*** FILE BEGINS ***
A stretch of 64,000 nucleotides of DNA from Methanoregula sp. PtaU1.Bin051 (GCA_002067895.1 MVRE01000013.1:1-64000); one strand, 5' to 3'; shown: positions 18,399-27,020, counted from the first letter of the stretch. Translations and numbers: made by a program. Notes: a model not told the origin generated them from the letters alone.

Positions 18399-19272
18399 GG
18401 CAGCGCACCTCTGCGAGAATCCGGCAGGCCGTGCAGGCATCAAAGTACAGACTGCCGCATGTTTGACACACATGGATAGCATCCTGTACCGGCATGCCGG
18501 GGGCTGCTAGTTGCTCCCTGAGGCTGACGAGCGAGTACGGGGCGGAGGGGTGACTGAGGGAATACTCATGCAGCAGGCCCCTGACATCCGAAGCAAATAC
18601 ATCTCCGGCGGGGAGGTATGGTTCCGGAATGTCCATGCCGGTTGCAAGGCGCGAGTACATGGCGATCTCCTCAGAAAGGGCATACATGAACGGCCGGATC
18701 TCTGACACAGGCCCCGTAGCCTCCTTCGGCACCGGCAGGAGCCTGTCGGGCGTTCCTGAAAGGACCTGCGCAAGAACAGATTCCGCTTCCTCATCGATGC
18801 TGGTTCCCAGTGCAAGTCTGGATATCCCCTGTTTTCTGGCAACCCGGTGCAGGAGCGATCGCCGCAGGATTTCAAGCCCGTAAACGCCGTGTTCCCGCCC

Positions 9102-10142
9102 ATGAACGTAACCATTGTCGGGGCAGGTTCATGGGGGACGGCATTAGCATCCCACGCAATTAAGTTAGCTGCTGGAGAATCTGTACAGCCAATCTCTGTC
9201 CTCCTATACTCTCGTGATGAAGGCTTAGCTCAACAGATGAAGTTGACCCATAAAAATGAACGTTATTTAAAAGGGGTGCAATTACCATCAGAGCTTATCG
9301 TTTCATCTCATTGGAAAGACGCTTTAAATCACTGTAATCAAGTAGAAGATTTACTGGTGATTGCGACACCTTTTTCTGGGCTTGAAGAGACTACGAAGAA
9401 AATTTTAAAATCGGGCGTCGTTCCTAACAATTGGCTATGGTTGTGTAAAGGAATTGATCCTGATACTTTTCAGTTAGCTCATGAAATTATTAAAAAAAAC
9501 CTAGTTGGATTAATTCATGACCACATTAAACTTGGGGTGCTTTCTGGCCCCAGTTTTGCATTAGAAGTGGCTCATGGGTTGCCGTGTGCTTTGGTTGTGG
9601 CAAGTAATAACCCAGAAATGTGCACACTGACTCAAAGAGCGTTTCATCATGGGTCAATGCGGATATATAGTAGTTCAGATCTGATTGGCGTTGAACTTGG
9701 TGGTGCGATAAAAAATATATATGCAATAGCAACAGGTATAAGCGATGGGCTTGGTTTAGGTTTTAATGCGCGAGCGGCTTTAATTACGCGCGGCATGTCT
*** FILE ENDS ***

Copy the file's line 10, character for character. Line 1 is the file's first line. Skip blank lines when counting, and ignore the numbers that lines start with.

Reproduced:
9102 ATGAACGTAACCATTGTCGGGGCAGGTTCATGGGGGACGGCATTAGCATCCCACGCAATTAAGTTAGCTGCTGGAGAATCTGTACAGCCAATCTCTGTC